Blank verse is poetry written in unrhymed iambic pentameter. As you should know, IAMBIC PENTAMETER is a line of poetry containing five (pentameter) stressed syllables in which each stressed syllable follows an unstressed syllable. Many of Shakespeare's most famous plays are written almost entirely in blank verse. Oftentimes, Shakespeare would only include rhyme for the sake of emphasis or to indicate that the speaker was not a commoner (i.e. royalty, a god, a knight, etc.).

Free verse is poetry that lacks any particular metric pattern or rhyme scheme (a pattern of rhyme). In free verse, the first line may rhyme with the second, but it could just as easily rhyme with the eighth, or not rhyme with any line at all. In free verse we might see a series of five or six unstressed syllables followed by two or three stressed syllables. The point is that there is no pattern.

Now the question is ... what's the point?

First, free verse is a distinctly American poetic form (or lack of form if you prefer). It began with Walt Whitman, and continues to this day to be popular amongst poets.

Second, free verse has the potential to add meaning to a poem simply by virtue of its lack of form.

Consider the following selection from Walt Whitman's, Song of Myself and then respond to the questions that follow. 

I celebrate myself, and sing myself,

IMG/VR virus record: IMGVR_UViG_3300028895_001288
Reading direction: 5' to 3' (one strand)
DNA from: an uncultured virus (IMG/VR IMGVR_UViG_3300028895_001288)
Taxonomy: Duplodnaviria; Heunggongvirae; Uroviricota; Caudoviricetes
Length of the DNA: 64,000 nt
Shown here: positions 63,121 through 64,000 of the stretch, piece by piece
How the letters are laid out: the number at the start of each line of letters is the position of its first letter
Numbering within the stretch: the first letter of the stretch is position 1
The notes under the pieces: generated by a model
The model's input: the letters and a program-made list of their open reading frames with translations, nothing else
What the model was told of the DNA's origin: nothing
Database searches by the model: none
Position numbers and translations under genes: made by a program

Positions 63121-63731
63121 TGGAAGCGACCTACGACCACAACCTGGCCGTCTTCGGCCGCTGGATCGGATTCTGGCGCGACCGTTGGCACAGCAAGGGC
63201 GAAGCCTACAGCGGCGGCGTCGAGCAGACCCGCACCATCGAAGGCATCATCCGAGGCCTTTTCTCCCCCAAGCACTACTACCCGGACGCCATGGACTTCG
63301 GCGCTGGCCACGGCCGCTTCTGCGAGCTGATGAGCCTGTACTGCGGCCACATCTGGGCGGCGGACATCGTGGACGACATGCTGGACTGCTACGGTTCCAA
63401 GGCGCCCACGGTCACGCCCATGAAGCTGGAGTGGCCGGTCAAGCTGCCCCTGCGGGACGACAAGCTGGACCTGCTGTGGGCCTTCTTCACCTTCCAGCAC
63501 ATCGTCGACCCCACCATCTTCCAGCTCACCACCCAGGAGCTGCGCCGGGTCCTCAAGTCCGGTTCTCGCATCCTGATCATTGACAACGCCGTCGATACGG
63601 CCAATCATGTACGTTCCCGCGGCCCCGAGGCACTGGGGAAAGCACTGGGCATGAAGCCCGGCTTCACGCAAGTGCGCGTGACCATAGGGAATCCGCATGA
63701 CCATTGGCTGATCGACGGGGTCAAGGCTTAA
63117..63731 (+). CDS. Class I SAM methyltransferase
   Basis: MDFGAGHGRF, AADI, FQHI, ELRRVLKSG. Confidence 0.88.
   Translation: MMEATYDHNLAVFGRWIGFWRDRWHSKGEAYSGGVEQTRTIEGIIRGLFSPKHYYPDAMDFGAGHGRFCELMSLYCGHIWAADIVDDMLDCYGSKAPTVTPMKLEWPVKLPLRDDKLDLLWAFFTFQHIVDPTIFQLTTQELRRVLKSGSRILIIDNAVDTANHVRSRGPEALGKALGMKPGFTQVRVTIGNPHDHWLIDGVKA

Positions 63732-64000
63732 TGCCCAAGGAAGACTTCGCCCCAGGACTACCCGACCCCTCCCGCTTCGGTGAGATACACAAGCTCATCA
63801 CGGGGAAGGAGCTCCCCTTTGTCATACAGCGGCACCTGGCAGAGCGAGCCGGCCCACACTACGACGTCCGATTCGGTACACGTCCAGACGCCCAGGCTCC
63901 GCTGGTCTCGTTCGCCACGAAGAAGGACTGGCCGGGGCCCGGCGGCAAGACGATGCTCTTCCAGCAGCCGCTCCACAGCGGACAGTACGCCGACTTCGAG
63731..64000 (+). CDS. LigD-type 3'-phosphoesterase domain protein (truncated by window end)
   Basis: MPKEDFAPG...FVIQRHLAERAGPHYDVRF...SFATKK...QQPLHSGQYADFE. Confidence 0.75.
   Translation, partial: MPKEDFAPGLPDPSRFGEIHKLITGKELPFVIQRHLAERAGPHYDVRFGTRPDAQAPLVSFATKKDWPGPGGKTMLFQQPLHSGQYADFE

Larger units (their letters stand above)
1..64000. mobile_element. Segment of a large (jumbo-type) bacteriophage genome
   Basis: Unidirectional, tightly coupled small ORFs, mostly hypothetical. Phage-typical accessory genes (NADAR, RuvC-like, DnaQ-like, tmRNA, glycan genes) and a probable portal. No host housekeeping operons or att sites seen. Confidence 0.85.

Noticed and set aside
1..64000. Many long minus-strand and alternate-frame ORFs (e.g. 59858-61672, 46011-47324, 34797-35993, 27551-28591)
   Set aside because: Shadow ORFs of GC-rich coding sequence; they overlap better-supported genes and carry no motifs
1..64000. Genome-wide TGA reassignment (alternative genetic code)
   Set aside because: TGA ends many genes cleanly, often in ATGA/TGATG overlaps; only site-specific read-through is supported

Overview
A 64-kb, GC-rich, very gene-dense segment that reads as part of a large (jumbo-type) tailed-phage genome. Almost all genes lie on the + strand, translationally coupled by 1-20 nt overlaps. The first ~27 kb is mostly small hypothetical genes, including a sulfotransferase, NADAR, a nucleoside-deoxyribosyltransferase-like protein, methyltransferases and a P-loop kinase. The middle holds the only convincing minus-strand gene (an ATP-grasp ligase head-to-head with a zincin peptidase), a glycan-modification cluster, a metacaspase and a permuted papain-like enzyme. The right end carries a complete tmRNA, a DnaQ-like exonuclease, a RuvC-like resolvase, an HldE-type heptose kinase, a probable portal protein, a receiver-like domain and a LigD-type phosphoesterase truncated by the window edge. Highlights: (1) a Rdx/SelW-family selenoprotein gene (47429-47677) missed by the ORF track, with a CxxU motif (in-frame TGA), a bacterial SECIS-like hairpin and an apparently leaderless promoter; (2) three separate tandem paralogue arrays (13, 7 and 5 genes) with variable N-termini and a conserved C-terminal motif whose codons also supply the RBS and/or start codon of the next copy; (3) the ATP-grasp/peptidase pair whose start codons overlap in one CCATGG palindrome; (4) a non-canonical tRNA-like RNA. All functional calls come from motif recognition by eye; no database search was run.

And what I assume you shall assume,
For every atom belonging to me as good belongs to you.

I loafe and invite my soul,

I lean and loafe at my ease observing a spear of summer grass.

My tongue, every atom of my blood, form'd from this soil, this air,

Born here of parents born here from parents the same, and their
parents the same,
I, now thirty-seven years old in perfect health begin,
Hoping to cease not till death.

Creeds and schools in abeyance,

Retiring back a while sufficed at what they are, but never forgotten,
I harbor for good or bad, I permit to speak at every hazard,
Nature without check with original energy.

So here are the questions ... 

1. What is the theme of the selection? Be specific and refer to specific lines in the poem.

2. How does the lack of rhyme or any rhythmic pattern reinforce the message or theme of the selection? Be specific and refer to specific lines in the poem.

Consider your response in relation to the responses of your classmates and be sure to comment wherever and whenever appropriate.


Friday, December 16, 2011

Heart of Darkness / Apocalypse Now

As promised, here is the open thread for you folks to discuss your thoughts regarding Joseph Conrad's, Heart of Darkness and Francis Ford Coppola's Apocalypse Now. Don't be bashful. Reach out to your classmates. You may find that their thoughts lead you in a direction you hadn't before considered, or that you might take them somewhere they had likewise never considered.

You might be pleased to know that Apocalypse Now: Redux has - today - become available on streaming Netflix for anyone who subscribes to the service and might like to review the film.

Links to the script and IMDb entry ...

As for the images from the film that I've included ... each comes from a scene that I think could be key in your understanding of the work. Consider each ...

Half in the light, half out ... questioning Willard as a teacher might question a student.
How's this for primitive?